News & Views

11th January 2022

Changes to COVID Testing Rules for Workplaces

We hope you were all able to take a break over Christmas and the New Year!

If you are coming back to work now, though, you should be aware of the new rules around testing for COVID-19.

As of 11.59pm 6 January 2022, a person who returns a positive Rapid Antigen Test (RAT) is regarded as a probable case of COVID and is subject to the same requirements as a case confirmed by a PCR test.  Which means that, a person who returns a positive RAT result must isolate immediately for seven days and notify their close contacts (and obviously, not come to work).  They are NOT required to have a PCR test as well.

As well as notifiying their close contacts, anyone returning a positive RAT is required to report the result to the Victorian Department of Health.  This will give the person access to the same services – such as monitoring for worsening symptoms and financial assistance – that are available to those with a positive PCR test.

The online and phone reporting system is live from 7 January 2022. There is an option to fill in an online form, or you can call the Coronavirus hotline on 1800 675 398 (8:30 am to 5 pm, Mon-Fri, excluding public holidays).  The process consists of simple questions, including a symptom check for triaging care. Translation services are available through the hotline number and all information given, either online and on the hotline, is subject to privacy legislation.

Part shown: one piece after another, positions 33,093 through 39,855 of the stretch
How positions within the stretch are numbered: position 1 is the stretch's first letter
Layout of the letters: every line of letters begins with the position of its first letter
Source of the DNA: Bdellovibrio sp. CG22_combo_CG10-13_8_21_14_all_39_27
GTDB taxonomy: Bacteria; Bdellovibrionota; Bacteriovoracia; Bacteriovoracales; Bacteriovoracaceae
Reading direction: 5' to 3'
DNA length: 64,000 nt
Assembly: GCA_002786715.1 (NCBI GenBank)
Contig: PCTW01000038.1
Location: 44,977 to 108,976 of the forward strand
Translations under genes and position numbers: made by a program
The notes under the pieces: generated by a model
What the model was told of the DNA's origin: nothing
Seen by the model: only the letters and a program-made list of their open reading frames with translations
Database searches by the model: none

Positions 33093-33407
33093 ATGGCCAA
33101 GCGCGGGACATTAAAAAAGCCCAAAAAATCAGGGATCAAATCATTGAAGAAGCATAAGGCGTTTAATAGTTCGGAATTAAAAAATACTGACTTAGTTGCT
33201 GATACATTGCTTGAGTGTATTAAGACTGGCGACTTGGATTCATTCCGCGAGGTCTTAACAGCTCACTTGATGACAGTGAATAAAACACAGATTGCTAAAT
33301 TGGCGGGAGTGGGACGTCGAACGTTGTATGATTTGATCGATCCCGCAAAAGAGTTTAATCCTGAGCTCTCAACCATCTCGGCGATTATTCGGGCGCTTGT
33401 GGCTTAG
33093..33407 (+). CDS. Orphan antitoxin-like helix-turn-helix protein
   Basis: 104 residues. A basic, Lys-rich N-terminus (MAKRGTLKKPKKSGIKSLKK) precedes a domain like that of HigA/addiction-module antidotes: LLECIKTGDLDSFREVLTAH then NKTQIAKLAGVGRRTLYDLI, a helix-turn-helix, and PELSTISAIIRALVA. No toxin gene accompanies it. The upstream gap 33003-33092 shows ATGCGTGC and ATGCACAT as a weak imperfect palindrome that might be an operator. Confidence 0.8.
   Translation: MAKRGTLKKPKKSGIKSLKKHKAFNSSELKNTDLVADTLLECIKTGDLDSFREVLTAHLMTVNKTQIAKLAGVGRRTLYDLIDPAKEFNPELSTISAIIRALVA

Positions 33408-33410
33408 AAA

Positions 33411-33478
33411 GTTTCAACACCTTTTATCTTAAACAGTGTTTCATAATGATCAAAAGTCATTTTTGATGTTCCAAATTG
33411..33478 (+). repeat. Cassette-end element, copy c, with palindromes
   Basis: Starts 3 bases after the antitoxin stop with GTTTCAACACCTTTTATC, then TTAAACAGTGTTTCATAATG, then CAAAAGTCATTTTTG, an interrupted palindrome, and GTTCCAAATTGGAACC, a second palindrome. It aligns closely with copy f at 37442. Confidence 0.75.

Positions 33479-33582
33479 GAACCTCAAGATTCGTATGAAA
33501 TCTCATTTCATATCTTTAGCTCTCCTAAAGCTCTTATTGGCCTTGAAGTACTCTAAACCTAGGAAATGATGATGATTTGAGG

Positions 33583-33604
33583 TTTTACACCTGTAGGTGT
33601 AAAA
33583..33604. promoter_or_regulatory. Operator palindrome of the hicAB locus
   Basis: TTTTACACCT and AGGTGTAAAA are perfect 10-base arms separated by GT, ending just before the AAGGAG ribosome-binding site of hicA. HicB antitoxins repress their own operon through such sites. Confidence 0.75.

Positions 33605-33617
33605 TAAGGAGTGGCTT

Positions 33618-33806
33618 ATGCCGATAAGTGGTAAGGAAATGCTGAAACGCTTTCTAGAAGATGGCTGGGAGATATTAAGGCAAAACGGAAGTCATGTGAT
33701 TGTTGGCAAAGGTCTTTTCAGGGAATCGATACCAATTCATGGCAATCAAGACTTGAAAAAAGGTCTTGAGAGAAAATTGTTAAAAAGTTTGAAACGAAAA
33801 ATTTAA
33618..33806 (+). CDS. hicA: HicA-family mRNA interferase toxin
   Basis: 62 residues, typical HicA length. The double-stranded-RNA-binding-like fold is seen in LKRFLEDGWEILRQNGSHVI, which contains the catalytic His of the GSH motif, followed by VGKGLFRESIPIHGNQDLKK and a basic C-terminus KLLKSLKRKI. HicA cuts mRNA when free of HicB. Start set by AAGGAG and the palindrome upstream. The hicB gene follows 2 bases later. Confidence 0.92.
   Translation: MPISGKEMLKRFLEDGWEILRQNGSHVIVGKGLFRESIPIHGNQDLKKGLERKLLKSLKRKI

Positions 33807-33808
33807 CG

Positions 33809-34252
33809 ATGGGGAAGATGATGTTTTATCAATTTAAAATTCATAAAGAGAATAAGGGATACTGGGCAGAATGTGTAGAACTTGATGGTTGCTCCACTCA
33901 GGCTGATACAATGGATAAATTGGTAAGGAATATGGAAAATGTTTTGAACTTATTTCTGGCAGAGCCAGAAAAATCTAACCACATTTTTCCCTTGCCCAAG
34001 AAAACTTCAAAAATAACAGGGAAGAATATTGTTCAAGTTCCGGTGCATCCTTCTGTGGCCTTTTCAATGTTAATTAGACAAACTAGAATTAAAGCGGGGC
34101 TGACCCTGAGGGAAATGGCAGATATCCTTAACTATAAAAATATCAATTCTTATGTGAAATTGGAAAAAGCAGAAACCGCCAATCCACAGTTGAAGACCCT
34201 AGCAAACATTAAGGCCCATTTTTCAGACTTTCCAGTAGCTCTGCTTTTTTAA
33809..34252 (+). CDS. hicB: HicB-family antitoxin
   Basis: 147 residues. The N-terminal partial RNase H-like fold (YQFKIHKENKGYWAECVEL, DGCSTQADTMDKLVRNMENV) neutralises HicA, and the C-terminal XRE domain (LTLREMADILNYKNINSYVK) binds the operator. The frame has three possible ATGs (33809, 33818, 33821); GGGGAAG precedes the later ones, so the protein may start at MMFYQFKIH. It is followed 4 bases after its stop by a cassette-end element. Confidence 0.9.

Employer responsibilities

What do I do if an employee has symptoms?
Employees with symptoms should not work on-site or in an office.  You should advise them to take a RAT and, if positive, to report the result to the Department of Health (as above) and follow their instructions.  Contact tracing focuses on the 48 hours prior to the person showing symptoms, so you must keep records that allow you to track contact between employees.

What if they can’t get a RAT?
Rapid Antigen Tests are in short supply at the moment.  Until supply improves, people with symptoms and their close household contacts (even if they don’t have symptoms) are entitled to receive a PCR test.

When can they come back to work?
Returning a positive RAT result and reporting it to the Department of Health is sufficient to qualify the employee for sick leave, without a medical certificate or PCR test (if they have sick leave owing).  Once they have tested positive, the employee must isolate for a minimum of 7 days.

What about employees who are ‘contacts’?
The rules here differentiate between workplace contacts and household contacts. Workplace contacts can return to work after returning a negative result from a RAT or PCR test. Employees who are household or ‘household-like’ contacts of a confirmed case must isolate for 7 days.  If they develop symptoms during this time, they need to follow the procedures outlined above (get a test, if positive, report it, etc).

As always, these regulations are subject to change.  We will continue to monitor the situation and update you with any further information/clarification as it comes to hand.